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Clustering Timber Harvests and the Effects of Dynamic Forest Management Policy on Forest Fragmentation

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Ecosystems. Vol. 1 no. 1.:p. 482-492. (1998)


To integrate multiple uses (mature forest and commodity production) better on forested lands, timber management strategies that cluster harvests have been proposed. One such approach clusters harvest activity in space and time, and rotates timber production zones across the landscape with a long temporal period (dynamic zoning). Dynamic zoning has been shown to increase timber production and reduce forest fragmentation by segregating uses in time without reducing the spatial extent of timber production. It is reasonable to wonder what the effect of periodic interruptions in the implementation of such as strategy might be, as would be expected in a dynamic political environment. To answer these questions, I used a timber harvest simulation model (HARVEST) to simulate a dynamic zoning harvest strategy that was periodically interrupted by changes in the spatial dispersion of harvests, by changes in timber production levels, or both. The temporal scale (period) of these interruptions had impacts related to the rate at which the forest achieved canopy closure after harvest. Spatial dynamics in harvest policies had a greater effect on the amount of forest interior and edge than did dynamics in harvest intensity. The periodically clustered scenarios always produced greater amounts of forest interior and less forest edge than did their never clustered counterparts. The results suggest that clustering of harvests produces less forest fragmentation than dispersed cutting alternatives, even in the face of a dynamic policy future. Although periodic episodes of dispersed cutting increased fragmentation, average and maximum fragmentation measures were less than if clustered harvest strategies were never implemented. Clustering may also be useful to mitigate the fragmentation effects of socially mandated increases in timber harvest levels. Implementation of spatial clustering during periods of high timber harvest rates reduced the variation in forest interior and edge through time, providing a more stable supply of forest interior habitat across the landscape.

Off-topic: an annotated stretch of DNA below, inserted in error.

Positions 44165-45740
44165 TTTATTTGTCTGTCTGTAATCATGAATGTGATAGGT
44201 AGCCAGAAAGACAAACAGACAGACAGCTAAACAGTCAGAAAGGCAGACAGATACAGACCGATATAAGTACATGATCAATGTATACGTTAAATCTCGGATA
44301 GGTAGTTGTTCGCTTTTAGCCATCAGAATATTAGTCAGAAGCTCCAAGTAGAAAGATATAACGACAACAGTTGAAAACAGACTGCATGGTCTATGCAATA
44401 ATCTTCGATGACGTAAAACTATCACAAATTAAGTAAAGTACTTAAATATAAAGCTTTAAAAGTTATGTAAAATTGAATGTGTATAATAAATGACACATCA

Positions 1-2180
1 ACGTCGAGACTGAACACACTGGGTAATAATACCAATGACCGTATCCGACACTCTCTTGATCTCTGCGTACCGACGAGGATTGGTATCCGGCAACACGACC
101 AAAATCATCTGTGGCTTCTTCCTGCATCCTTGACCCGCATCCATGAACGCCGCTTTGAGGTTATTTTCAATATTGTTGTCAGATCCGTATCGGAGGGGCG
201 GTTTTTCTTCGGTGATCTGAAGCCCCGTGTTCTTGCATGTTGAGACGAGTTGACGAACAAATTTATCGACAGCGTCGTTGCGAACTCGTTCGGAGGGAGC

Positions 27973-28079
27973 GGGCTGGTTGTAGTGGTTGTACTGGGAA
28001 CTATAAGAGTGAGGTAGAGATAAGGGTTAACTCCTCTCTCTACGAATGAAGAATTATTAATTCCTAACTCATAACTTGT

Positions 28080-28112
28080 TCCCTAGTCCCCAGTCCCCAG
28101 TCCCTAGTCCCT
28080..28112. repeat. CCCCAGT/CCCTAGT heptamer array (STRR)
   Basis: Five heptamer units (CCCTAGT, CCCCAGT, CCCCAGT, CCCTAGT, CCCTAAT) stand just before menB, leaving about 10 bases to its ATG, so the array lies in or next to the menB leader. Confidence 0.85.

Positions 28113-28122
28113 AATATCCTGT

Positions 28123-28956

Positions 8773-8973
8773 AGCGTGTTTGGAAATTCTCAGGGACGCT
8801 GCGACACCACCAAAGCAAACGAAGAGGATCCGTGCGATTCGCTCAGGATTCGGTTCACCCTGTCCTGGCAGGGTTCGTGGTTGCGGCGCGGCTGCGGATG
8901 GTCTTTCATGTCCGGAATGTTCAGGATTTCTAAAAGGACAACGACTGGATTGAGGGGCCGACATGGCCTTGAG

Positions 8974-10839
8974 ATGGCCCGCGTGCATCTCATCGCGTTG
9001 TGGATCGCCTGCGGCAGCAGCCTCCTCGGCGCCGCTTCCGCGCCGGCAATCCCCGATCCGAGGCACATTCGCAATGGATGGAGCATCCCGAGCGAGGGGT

Gustafson, Eric J. 1998. Clustering Timber Harvests and the Effects of Dynamic Forest Management Policy on Forest Fragmentation. Ecosystems. Vol. 1 no. 1.:p. 482-492. (1998)

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